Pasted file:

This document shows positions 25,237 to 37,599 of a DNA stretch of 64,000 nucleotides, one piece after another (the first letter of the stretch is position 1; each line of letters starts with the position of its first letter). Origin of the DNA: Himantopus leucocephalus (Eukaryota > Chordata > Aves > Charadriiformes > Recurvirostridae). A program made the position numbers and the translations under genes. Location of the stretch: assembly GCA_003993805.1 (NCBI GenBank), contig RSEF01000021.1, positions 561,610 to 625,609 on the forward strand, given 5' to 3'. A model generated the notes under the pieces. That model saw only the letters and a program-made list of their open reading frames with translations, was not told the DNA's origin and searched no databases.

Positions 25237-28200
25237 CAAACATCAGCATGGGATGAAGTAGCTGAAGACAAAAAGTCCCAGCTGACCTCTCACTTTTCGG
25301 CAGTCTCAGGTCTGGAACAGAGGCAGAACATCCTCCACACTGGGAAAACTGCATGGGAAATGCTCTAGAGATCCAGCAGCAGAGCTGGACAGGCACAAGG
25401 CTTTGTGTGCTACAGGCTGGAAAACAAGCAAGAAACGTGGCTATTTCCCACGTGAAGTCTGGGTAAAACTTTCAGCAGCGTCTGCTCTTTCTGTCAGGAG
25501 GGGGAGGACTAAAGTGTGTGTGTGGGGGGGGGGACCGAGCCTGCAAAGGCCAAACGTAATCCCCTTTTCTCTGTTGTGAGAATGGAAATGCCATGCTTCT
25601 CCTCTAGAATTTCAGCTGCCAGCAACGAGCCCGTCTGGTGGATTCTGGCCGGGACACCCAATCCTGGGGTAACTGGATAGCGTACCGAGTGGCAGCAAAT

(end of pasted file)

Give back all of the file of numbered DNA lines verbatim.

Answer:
This document shows positions 25,237 to 37,599 of a DNA stretch of 64,000 nucleotides, one piece after another (the first letter of the stretch is position 1; each line of letters starts with the position of its first letter). Origin of the DNA: Himantopus leucocephalus (Eukaryota > Chordata > Aves > Charadriiformes > Recurvirostridae). A program made the position numbers and the translations under genes. Location of the stretch: assembly GCA_003993805.1 (NCBI GenBank), contig RSEF01000021.1, positions 561,610 to 625,609 on the forward strand, given 5' to 3'. A model generated the notes under the pieces. That model saw only the letters and a program-made list of their open reading frames with translations, was not told the DNA's origin and searched no databases.

Positions 25237-28200
25237 CAAACATCAGCATGGGATGAAGTAGCTGAAGACAAAAAGTCCCAGCTGACCTCTCACTTTTCGG
25301 CAGTCTCAGGTCTGGAACAGAGGCAGAACATCCTCCACACTGGGAAAACTGCATGGGAAATGCTCTAGAGATCCAGCAGCAGAGCTGGACAGGCACAAGG
25401 CTTTGTGTGCTACAGGCTGGAAAACAAGCAAGAAACGTGGCTATTTCCCACGTGAAGTCTGGGTAAAACTTTCAGCAGCGTCTGCTCTTTCTGTCAGGAG
25501 GGGGAGGACTAAAGTGTGTGTGTGGGGGGGGGGACCGAGCCTGCAAAGGCCAAACGTAATCCCCTTTTCTCTGTTGTGAGAATGGAAATGCCATGCTTCT
25601 CCTCTAGAATTTCAGCTGCCAGCAACGAGCCCGTCTGGTGGATTCTGGCCGGGACACCCAATCCTGGGGTAACTGGATAGCGTACCGAGTGGCAGCAAAT